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EPtalk by Dr. Jayne 4/13/17

April 13, 2017 Dr. Jayne No Comments

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I unfortunately had to spend some non-quality time this week at the Microsoft Store. The pen for my Surface Pro tablet has been acting up over the last month and all troubleshooting maneuvers have failed. Since I’ve been on the road a lot, I’ve spent more time than I care to admit perusing various support articles, blogs, and commentaries on how to get it back up and running. Although the button was working, the business-end was not, and then the tip started to actually disintegrate. I had to wait until I was in a city that actually has a Microsoft store, and until I had free time during normal store hours to address it.

The staff at the store was eager to greet me, but then when they found out I was (gasp!) an individual consumer and not a corporate or enterprise customer, it started going downhill. The fact that I bought my device at Costco rather than directly from Microsoft was clearly an issue for them, and they made a big deal about not being able to locate the purchase in their system and having to use another system to find me (which they did, in about 20 seconds, so I’m not sure why we needed the drama). They then informed me that I was out of warranty on the pen. Apparently it’s not hard to be out of warranty when the warranty is only 90 days, which is pretty short in my opinion.

The rep did all the troubleshooting I had already done, then replaced the tip, which didn’t make a difference. He then proceeded to tell me he’d have to make me a tech appointment, but didn’t explain what that meant or what the timeframe might be. I was treated like a child when I asked, as if I should know intrinsically what a “Microsoft store tech appointment” expectation might be. As a consultant, I’m sensitive to my hourly rate and how much time and money I’m burning with exercises like this. Knowing the pen was about $50 and that I had been down for weeks and getting to the store when it was open was an ordeal, I asked if I could just buy a new pen and be done with it. He acted like that was the strangest thing he ever heard, then disappeared “to see if there is anything else we can do.”

I appreciate the fact that he was trying to save me money and resolve my issue, but it felt like an odd piece of “service recovery” after the initial stumbles over being an individual consumer and having purchased from a reseller. Ultimately they agreed to warranty the pen and swap it out, which took an additional 15 minutes of paperwork and back and forth. Counting the drive, the trek through the mall, and the troubleshooting, then getting home and back to work, I spent an hour and a half getting a new pen. Adding in the hours of troubleshooting that I did before even going to the store, you can bet that if this one malfunctions in the least I’m going straight to an online order for a new one.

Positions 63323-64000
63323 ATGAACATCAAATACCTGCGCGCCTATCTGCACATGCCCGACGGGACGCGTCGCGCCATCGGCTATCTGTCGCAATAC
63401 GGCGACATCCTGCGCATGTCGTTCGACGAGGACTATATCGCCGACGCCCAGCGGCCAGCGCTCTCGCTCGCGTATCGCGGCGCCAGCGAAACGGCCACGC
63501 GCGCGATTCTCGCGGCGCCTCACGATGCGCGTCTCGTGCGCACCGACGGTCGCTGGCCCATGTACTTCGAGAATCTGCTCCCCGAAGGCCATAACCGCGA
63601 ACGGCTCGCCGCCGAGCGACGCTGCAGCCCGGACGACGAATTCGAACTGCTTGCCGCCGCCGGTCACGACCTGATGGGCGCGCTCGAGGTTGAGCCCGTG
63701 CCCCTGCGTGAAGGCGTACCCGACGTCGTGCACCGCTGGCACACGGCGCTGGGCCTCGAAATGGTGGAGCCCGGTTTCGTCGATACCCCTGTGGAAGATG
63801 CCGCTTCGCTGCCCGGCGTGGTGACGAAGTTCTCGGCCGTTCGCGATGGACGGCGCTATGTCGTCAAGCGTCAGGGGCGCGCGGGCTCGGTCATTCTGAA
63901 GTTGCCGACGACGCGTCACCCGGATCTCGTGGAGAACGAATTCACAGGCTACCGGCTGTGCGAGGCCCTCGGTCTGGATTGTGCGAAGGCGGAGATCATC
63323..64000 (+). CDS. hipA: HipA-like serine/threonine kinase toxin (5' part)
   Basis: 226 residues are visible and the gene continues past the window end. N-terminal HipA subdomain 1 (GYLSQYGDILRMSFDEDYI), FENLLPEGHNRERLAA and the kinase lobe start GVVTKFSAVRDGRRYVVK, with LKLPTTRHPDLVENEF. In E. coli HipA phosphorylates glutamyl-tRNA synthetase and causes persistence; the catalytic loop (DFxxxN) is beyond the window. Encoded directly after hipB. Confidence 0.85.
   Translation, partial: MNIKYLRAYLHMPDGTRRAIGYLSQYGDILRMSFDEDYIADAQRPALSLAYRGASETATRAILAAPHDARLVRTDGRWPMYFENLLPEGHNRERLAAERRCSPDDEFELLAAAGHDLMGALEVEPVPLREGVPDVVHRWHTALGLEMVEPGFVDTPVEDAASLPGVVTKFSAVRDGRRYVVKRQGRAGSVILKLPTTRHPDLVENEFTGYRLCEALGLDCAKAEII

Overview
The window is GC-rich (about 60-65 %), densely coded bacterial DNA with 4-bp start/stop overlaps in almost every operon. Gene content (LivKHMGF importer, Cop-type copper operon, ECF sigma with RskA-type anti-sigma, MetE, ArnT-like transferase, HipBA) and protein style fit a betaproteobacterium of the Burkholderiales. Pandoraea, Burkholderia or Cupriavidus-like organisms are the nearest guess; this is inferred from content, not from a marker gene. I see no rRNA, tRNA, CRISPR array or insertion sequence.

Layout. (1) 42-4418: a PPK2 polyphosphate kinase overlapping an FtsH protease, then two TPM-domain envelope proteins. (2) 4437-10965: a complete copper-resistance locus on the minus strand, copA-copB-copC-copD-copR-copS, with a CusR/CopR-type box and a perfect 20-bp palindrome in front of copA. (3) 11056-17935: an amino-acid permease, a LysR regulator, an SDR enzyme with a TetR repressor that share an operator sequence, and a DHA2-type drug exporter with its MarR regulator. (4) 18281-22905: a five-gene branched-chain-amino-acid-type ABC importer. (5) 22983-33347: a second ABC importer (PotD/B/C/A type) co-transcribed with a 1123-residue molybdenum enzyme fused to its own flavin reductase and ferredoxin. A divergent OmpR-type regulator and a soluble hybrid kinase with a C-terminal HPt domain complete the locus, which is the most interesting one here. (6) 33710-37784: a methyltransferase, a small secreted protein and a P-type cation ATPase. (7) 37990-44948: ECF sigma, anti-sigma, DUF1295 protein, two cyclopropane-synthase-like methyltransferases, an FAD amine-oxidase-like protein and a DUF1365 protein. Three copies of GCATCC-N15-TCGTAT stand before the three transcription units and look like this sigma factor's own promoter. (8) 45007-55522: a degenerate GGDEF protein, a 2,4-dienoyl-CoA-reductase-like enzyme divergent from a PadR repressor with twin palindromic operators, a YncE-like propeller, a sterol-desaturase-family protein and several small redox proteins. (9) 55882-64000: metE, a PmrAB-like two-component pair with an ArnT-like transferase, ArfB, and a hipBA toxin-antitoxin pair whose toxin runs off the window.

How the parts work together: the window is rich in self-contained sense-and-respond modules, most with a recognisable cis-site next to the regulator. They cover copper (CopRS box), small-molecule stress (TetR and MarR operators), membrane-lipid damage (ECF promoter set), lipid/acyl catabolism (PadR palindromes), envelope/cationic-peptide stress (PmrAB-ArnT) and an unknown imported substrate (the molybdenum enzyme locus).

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I mentioned a couple of weeks ago that I was working with a clinical informaticist that was learning the ropes of actually managing a team – dealing with expense reports, vacation approvals, and the other managerial functions that we don’t learn much about in medical school. This week we waded into the minefield that is the annual performance evaluation. I’m a firm believer in the concept that the annual performance review should never be a surprise. It’s important for managers to incorporate the concepts they’ve been discussing with the employee for the last year, and to make overall comments on progress (or lack thereof) but nothing should be a revelation. When there is a transition in managers or a change in job role, this is particularly tricky because one needs to incorporate any available feedback from the previous manager or role.